The Effect of Cost on the Sampling Behavior of Human Instrument Monitors

  • Tarald O. Kvålseth
  • Edward R. F. W. Crossman
  • Kenneth Y. Kum
Part of the NATO Conference Series book series (NATOCS, volume 1)


Since the first definitive research studies of human visual sampling behavior by Milton, Jones and Fitts in the late 1940’s and early 1950’s (cf. Milton et al., 1949; Jones et al., 1949; Milton et al., 1950) involving specifically the natural scanning patterns of pilots during actual flight maneuvers, a number of studies have been made of the ways in which human operators distribute their attention between various information sources. The first attempt to formulate a theoretical model of such behavior was made by Senders (1955) and based on the simple proposition that the mean sampling frequency for a displayed signal is Proportional to the rate at which the display or instrument generates information. Experimental results by Senders (1964) and Senders et al. (1966) lent some support to this proposition.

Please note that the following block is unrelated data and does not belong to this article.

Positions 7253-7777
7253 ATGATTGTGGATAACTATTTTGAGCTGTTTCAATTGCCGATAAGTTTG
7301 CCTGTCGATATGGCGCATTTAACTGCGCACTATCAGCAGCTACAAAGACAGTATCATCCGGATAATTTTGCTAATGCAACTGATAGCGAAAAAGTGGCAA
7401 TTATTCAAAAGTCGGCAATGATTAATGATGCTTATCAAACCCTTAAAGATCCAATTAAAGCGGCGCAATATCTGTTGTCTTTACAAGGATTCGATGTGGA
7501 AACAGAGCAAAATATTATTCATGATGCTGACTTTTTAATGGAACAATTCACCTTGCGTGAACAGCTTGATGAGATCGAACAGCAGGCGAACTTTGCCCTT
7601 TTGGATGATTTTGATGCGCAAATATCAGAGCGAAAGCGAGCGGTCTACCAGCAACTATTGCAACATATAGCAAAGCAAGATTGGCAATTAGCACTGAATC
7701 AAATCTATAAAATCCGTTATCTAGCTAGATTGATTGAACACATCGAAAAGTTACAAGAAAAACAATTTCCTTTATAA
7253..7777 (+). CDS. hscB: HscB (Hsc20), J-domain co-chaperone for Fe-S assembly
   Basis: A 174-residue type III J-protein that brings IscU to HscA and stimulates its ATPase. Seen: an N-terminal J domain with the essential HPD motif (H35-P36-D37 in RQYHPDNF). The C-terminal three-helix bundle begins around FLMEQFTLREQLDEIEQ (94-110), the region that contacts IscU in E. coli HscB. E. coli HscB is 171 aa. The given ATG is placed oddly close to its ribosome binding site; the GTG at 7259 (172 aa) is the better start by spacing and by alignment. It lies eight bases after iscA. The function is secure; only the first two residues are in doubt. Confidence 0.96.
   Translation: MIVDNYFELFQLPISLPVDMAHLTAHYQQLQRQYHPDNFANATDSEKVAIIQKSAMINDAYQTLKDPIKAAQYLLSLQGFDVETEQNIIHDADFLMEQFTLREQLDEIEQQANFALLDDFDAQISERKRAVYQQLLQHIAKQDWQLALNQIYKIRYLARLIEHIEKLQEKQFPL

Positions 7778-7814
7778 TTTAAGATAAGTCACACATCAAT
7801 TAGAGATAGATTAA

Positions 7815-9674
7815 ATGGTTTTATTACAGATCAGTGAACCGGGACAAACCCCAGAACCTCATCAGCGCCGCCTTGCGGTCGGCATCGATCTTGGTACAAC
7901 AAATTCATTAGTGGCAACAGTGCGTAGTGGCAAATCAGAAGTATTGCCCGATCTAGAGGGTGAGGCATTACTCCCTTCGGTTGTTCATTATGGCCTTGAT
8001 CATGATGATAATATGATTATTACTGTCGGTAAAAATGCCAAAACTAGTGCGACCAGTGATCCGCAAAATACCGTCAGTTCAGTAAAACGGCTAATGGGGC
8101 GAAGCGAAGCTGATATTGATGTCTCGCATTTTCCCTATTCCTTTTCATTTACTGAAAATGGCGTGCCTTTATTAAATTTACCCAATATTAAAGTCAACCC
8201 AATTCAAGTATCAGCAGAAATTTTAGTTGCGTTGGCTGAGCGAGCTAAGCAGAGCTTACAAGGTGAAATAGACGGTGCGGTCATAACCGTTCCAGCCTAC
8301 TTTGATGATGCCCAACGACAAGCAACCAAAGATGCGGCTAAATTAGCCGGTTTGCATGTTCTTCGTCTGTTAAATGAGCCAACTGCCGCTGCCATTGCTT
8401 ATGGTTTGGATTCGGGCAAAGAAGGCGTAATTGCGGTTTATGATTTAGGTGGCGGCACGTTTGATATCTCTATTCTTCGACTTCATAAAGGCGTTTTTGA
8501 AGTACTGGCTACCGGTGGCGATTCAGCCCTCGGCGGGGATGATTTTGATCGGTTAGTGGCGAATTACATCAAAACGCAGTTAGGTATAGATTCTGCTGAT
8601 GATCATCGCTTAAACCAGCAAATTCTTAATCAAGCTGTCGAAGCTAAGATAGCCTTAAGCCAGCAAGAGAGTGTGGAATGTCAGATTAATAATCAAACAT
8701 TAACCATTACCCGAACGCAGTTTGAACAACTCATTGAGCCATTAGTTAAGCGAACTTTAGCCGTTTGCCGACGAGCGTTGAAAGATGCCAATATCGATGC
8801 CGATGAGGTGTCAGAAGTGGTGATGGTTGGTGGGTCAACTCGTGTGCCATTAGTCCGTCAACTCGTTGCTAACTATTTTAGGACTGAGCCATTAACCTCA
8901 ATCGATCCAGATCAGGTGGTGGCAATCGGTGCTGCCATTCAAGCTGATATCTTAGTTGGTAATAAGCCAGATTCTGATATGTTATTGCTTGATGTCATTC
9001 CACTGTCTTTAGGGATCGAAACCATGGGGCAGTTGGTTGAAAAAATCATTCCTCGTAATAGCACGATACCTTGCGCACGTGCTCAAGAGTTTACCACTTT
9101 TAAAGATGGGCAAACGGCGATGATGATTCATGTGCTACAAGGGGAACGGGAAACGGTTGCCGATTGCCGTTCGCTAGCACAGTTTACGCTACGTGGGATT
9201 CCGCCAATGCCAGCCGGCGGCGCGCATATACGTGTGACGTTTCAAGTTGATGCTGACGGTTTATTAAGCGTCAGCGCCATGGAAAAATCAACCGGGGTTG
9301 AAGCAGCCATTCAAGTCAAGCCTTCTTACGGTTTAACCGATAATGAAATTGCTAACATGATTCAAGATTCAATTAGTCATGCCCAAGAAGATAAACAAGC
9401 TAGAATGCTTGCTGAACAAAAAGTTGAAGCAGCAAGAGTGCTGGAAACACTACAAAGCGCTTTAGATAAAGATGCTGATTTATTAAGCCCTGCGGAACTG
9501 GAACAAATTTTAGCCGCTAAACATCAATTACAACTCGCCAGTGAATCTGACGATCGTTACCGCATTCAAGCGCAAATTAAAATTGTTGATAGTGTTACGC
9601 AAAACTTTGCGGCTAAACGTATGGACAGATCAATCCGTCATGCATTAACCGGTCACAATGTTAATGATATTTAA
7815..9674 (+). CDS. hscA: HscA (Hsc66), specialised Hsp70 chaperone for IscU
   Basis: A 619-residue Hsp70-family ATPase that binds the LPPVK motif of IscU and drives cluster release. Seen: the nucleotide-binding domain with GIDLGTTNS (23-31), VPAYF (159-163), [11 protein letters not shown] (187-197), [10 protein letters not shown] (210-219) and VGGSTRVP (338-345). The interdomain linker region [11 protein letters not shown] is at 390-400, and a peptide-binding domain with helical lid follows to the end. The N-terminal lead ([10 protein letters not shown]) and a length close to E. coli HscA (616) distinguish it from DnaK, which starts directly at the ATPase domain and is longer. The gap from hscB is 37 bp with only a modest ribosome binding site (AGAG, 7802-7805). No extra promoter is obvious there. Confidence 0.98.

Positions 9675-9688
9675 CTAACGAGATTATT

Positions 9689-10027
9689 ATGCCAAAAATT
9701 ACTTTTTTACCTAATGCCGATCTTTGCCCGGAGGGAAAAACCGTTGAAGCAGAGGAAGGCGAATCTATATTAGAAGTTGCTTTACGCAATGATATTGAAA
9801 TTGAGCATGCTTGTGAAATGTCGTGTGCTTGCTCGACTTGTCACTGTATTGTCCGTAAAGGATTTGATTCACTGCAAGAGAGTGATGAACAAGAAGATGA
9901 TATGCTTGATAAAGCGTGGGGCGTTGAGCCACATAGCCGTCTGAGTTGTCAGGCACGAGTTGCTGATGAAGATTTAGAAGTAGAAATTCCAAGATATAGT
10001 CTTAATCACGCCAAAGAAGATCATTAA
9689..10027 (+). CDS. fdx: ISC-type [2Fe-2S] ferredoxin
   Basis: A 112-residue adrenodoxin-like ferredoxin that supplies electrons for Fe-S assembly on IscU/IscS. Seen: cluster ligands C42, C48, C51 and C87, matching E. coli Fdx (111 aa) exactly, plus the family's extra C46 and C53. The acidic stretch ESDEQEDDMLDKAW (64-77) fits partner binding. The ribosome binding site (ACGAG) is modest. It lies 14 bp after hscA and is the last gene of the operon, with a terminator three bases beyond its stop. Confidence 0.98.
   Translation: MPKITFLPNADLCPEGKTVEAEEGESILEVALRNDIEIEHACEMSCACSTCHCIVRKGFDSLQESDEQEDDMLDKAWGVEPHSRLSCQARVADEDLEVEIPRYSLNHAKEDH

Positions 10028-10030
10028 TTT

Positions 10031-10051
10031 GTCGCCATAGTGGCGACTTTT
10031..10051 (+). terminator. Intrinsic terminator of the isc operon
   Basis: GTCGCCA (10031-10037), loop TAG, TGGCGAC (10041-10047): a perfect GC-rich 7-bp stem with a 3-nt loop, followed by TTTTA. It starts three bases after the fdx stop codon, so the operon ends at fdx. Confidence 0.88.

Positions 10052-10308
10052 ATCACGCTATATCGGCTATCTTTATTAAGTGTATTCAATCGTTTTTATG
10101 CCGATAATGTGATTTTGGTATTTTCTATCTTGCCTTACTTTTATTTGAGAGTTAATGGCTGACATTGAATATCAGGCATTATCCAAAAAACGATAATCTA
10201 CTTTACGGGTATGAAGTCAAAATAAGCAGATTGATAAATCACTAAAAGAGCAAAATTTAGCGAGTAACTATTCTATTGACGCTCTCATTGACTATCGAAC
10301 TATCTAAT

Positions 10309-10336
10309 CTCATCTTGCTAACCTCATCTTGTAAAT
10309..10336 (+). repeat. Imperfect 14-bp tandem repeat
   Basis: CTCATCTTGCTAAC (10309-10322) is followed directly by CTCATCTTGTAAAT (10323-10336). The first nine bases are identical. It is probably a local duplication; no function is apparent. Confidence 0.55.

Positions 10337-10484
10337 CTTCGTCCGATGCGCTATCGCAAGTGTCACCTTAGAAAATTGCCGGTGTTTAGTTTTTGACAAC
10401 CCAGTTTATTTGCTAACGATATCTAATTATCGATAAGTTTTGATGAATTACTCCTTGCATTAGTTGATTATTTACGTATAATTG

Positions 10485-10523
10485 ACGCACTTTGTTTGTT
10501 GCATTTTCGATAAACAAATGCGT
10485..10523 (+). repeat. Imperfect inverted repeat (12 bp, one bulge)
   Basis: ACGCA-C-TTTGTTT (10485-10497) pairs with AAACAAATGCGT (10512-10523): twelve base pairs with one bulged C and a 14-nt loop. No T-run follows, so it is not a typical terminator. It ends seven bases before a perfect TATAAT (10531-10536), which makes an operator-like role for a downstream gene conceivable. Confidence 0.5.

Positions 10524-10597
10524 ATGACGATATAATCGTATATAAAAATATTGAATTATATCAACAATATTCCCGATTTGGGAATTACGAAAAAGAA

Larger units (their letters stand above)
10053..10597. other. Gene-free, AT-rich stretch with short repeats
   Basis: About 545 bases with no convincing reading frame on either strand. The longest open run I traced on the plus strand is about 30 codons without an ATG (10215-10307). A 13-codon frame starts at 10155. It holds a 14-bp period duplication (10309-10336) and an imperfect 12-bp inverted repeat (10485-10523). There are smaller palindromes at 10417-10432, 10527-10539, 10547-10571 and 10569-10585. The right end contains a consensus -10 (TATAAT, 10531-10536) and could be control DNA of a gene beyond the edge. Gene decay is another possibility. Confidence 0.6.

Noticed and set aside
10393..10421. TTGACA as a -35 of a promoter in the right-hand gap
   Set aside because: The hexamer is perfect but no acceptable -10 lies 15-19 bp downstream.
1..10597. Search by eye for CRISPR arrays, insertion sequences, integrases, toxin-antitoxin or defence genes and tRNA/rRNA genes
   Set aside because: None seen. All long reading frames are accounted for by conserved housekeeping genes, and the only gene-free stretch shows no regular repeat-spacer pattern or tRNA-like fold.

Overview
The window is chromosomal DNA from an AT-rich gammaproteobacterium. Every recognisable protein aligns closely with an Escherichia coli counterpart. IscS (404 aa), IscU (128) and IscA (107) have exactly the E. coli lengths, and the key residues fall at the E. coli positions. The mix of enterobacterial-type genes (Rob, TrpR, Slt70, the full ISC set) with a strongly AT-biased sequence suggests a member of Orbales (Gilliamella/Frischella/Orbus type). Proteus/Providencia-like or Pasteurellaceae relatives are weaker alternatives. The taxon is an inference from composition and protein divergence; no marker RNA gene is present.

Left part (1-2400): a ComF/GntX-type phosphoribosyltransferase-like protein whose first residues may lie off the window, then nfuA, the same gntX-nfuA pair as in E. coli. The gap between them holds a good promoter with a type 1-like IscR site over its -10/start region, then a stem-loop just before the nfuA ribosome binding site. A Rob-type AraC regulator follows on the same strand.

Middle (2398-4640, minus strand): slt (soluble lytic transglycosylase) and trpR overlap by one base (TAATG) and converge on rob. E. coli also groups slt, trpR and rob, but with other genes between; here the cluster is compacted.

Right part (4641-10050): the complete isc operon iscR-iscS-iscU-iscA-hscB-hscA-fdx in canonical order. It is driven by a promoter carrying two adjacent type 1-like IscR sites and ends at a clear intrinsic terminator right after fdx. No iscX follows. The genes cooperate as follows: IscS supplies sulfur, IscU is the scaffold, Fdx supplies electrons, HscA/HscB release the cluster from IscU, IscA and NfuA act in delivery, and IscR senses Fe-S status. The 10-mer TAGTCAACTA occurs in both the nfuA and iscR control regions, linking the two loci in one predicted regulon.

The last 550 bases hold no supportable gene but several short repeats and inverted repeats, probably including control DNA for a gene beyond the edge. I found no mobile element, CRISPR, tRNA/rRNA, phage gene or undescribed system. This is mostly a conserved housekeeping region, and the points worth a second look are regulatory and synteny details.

Sampling Pattern Sampling Behavior Error Cost Sampling Cost Index Experimental Condition 


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Copyright information

© Plenum Press, New York 1976

Authors and Affiliations

  • Tarald O. Kvålseth
    • 1
  • Edward R. F. W. Crossman
    • 2
  • Kenneth Y. Kum
    • 3
  1. 1.The Norwegian Institute of TechnologyTrondheim-NTHNorway
  2. 2.University of CaliforniaBerkeleyUSA
  3. 3.Data Measurement CorporationSanta ClaraUSA

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